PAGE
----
A Message from Alexander J. Hatala, President and CEO, Lourdes Health System
Dear Lourdes Supporter:
Whether health care reform happens at the federal or state level, one thing is clear. The current level of spending for health care services in the United States is unsustainable. There are no easy answers to curbing the rate of health care inflation. The current economic downturn and rate of unemployment put even more attention on health care spending and affordability.
The nation’s efforts to control health care costs have not had much long-term effect. One reason health care costs have grown so quickly is because the health care system has historically paid for care based on the number of services provided, with few incentives for quality or value. At Lourdes, we continually seek to provide better health care at lower costs. That is why we have piloted new care models that have been nationally recognized as innovative approaches to care delivery.
Lourdes was one of the first hospitals in the state of New Jersey to open a Program for All-Inclusive Care of the Elderly (PACE). Called Life at Lourdes, our PACE program is a national model that is a coordinated approach to providing all needed preventive, primary, acute and long term care services so that nursing home eligible older adults can continue living active lives in the community. The model utilizes multidisciplinary care teams and provides all necessary medical and social services. Care is provided in a number of settings, including our new LIFE center in Pennsauken. Participants report increase quality of life, lower health care costs and improved clinical outcomes.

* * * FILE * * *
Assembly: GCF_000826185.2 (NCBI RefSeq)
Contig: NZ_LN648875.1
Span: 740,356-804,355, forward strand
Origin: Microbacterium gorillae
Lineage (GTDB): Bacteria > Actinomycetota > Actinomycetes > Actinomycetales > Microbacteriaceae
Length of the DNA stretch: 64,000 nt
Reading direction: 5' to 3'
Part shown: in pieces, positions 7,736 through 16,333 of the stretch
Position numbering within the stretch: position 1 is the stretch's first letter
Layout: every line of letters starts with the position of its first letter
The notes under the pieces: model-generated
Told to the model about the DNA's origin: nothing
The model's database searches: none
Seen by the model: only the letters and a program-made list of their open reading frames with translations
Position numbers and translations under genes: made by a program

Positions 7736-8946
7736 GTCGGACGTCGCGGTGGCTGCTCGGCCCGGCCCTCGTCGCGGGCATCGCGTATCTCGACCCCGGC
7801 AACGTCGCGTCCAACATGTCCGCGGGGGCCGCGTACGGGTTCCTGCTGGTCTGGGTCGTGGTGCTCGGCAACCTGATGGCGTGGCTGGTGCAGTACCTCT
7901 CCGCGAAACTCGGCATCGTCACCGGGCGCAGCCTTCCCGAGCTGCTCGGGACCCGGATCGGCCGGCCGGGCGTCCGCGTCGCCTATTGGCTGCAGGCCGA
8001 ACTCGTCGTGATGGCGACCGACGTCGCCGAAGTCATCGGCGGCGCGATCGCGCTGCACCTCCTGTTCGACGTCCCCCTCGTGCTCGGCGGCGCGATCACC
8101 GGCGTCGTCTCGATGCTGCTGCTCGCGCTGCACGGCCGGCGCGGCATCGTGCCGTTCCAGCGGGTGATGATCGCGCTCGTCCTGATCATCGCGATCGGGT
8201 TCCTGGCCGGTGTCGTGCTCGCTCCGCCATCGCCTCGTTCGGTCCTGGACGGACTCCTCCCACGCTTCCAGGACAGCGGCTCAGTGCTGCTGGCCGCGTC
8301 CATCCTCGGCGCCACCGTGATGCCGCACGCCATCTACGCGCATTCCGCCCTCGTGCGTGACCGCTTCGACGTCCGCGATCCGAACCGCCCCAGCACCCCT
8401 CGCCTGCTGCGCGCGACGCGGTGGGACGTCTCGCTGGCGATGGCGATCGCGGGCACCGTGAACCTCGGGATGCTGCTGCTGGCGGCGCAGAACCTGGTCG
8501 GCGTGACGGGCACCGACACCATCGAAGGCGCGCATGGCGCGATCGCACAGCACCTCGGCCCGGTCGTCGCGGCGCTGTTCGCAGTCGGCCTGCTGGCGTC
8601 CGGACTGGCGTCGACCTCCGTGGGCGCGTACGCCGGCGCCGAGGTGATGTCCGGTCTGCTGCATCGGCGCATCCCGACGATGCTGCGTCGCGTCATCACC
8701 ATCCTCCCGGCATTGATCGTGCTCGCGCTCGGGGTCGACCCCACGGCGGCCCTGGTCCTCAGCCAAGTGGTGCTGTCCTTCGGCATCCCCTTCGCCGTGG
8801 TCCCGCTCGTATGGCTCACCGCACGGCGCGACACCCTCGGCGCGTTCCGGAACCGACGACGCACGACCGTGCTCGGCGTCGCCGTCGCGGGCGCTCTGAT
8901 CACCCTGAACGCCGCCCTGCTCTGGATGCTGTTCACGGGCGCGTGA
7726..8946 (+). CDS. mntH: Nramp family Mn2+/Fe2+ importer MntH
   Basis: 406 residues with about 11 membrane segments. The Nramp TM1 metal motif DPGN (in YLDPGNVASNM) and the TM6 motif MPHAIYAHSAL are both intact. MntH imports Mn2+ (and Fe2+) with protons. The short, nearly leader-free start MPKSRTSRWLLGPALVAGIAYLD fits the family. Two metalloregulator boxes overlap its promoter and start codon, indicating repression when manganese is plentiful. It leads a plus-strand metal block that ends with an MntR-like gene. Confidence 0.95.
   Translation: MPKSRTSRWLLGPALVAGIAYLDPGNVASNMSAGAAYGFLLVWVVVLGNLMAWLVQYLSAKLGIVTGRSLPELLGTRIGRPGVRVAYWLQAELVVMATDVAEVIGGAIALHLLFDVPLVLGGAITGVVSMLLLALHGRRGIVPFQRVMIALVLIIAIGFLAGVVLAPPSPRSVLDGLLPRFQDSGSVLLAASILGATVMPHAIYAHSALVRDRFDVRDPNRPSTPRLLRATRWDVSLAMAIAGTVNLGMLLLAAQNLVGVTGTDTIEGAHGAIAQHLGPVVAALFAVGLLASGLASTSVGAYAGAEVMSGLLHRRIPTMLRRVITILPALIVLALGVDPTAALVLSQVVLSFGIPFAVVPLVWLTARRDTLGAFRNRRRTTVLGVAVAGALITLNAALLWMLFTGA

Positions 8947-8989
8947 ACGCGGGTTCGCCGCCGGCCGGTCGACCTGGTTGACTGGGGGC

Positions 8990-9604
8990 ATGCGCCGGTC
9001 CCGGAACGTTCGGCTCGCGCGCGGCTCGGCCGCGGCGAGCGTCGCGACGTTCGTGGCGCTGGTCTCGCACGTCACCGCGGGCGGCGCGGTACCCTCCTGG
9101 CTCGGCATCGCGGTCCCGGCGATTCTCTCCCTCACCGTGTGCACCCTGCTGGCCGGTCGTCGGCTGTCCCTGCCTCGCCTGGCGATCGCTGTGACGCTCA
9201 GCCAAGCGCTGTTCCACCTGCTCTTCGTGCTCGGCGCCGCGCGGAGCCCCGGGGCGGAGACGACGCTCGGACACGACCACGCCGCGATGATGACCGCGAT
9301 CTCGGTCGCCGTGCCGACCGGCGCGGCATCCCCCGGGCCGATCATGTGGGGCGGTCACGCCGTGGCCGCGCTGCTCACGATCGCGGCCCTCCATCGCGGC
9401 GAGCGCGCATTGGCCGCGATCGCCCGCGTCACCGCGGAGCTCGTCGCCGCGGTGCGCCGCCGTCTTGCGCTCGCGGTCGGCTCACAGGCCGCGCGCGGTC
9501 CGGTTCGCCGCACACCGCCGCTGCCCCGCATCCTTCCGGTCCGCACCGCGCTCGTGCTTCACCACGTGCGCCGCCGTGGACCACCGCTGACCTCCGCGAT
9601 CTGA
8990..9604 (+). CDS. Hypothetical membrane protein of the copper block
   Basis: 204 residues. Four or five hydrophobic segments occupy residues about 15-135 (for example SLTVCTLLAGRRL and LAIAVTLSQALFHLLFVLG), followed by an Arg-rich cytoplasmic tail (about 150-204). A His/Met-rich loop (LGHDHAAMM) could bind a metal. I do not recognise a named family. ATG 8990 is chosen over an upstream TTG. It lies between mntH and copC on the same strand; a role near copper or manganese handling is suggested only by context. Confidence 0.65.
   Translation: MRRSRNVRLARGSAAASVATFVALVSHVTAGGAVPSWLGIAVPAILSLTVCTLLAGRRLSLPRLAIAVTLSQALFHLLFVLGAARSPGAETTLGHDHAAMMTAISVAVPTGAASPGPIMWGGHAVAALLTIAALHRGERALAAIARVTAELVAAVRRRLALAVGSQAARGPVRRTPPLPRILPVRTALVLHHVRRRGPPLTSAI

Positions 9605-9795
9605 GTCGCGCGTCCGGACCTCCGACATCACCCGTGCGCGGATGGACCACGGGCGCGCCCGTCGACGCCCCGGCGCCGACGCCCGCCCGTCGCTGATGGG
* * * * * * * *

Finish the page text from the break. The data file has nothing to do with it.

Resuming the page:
Lourdes also created an integrated care delivery system in cardiology services by employing a large percentage of the cardiologists in the southern New Jersey region. We know that cardiac care doesn’t end when someone walks out of one of our hospitals. Thus we set out to create a more coordinated care model where hospital based services, community based diagnostic and testing services and physician practices are all part of one integrated provider network. The results have been outstanding. In 2012, Our Lady of Lourdes was named the top hospital in the State of NJ for cardiac care and within the top 100 in the nation by HealthGrades.
More benefit for your health care dollar. We believe we can save money and improve health care at the same time. In Catholic Health Care we use the term “stewardship”. What it means is that we have been given limited resources and we are responsible for the care of those resources. Just because something can be done doesn’t mean that it should be done. Our goal is to provide VALUE in health care, which we define as the best clinical quality and patient experience at the lowest cost. That is how to be a good steward and we believe all providers in the health care system nationwide should be striving for this.
We are grateful for your support. Your commitment will enable us to continue fulfilling our mission of service to the southern New Jersey community.
Alexander J. Hatala
President and CEO
Lourdes Health System and
Catholic Health East New Jersey
New Web Site Shows Hospitals’ Vital Role in Keeping NJ Healthy
The financial challenges facing many New Jersey hospitals are well documented: Nine N.J. hospitals have closed since 2007, and six have filed for bankruptcy.
But there are other critical numbers that have received less attention: the 145,000 jobs that hospitals bring to the state and the $18 billion in hospital spending that fuels the state’s economy. Those are also key numbers that show the full picture of hospitals’ importance in their communities.